Even though in 1933, gold was not confiscated, nevertheless any people who did exchange their gold effectively lost out when it was revalued upwards shortly afterwards. It seems fairly certain that the US Government would have known this at the time, and planned it. Gold owners who did exchange their gold lost our of a near instant 69% appreciation in value from $20.67 to $35 per ounce.
This 'moving of the goalposts' could also have tipped certain collections over the $100 legal limit too, depending on what type of gold bullion they owned.
Revaluation to $35 Per Ounce
The Gold Reserve Act of January 30th 1934 changed the nominal price of gold from $20.67 per troy ounce to $35.00 per troy ounce.
Many American coin salesmen appear to claim that gold was revalued immediately after 'confiscation'. The official price, at least, was not changed until almost 10 months afterwards.
Devaluation or Legalised Robbery?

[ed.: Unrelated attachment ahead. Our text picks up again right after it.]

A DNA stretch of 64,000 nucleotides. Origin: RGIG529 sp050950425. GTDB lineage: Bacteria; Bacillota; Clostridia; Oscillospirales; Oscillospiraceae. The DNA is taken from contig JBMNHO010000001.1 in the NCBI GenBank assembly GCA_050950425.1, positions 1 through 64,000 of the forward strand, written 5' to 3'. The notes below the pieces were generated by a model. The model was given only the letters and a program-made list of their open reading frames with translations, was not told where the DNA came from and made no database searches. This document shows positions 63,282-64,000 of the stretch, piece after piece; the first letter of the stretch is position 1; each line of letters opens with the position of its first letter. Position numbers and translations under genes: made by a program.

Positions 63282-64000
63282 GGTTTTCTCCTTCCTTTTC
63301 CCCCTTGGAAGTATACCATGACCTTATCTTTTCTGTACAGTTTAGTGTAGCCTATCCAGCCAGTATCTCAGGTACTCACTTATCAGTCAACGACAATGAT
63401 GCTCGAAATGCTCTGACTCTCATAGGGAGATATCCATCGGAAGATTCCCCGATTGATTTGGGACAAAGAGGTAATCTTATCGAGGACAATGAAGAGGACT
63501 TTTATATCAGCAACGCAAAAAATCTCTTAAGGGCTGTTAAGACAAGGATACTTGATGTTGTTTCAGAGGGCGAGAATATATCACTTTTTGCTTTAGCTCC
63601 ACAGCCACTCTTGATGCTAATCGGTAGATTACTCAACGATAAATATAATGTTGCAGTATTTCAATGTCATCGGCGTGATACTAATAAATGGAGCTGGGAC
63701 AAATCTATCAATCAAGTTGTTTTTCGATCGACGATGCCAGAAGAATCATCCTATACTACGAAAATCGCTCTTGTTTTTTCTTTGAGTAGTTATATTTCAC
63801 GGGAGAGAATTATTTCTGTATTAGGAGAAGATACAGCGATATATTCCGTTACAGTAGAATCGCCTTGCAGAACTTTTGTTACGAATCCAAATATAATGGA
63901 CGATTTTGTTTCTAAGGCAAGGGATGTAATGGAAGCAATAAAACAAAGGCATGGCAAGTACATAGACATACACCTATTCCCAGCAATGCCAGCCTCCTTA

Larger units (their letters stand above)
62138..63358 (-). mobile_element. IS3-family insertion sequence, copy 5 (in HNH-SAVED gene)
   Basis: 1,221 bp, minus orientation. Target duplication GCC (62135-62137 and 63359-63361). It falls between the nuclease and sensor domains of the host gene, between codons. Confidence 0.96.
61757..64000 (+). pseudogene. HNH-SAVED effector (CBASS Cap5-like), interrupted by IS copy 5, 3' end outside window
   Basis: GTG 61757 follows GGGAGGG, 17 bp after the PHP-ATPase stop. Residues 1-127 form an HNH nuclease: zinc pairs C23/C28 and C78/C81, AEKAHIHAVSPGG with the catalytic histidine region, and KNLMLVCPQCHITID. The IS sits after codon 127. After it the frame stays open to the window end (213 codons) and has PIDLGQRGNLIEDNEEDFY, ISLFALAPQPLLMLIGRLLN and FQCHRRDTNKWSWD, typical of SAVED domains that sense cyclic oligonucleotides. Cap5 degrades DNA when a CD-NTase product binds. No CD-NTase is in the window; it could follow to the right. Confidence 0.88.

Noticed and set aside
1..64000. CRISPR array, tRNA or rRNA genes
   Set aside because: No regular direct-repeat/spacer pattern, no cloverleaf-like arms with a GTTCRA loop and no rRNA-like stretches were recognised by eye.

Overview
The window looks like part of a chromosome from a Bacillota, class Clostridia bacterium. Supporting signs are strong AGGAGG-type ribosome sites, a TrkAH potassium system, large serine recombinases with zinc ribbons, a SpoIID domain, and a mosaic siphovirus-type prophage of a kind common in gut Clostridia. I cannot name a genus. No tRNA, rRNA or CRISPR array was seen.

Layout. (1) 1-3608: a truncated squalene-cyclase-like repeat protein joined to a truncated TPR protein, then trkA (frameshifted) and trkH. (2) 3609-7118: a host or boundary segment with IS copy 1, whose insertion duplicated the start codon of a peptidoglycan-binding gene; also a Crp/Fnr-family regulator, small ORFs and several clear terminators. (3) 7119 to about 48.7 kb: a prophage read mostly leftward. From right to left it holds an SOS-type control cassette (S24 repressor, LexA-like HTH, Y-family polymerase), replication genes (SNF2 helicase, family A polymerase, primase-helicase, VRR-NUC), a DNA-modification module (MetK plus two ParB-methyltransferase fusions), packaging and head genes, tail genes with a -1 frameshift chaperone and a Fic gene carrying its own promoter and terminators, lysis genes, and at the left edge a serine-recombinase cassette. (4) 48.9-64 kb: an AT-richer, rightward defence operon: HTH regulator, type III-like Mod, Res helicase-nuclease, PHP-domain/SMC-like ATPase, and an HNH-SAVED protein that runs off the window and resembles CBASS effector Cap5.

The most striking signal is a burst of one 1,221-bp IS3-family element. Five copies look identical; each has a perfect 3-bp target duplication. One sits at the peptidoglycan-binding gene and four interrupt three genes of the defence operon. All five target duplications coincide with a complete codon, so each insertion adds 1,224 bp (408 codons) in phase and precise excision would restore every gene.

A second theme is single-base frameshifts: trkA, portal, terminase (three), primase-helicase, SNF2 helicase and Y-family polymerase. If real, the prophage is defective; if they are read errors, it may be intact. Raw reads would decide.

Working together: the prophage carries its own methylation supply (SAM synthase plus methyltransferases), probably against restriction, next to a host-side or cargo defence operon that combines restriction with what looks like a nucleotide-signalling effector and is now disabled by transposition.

It remains our view that most if not all devaluations are a form of stealth tax or legal robbery of the citizens by their governments.
In democracies, it must be a very tempting way for current governments to remain popular by deferring financial responsibility and pain in order to remain in power, or get re-elected. Even for dictatorships, it must help to be popular, or at least not quite as unpopular, and defer any judgement day for the next holder of office.
Pre 1933 Gold Coins
Another piece of misinformation and propaganda we see frequently is the advice and scare story, particularly in the USA about confiscation. We have also noticed a few voices, those of more honest American dealers, stating their opinion that the 1933 confiscation is now irrelevant, and we believe they are almost certainly correct. These guys also believe that the scaremongers are simply doing this so they can sell you more expensive (higher premium) gold coins, on which they can make more money.
Bad Guys or Simply Salesmen?
E.E. Cummings famously wrote 'a salesman is an it that stinks Excuse'. We would find it hard to improve on his observation.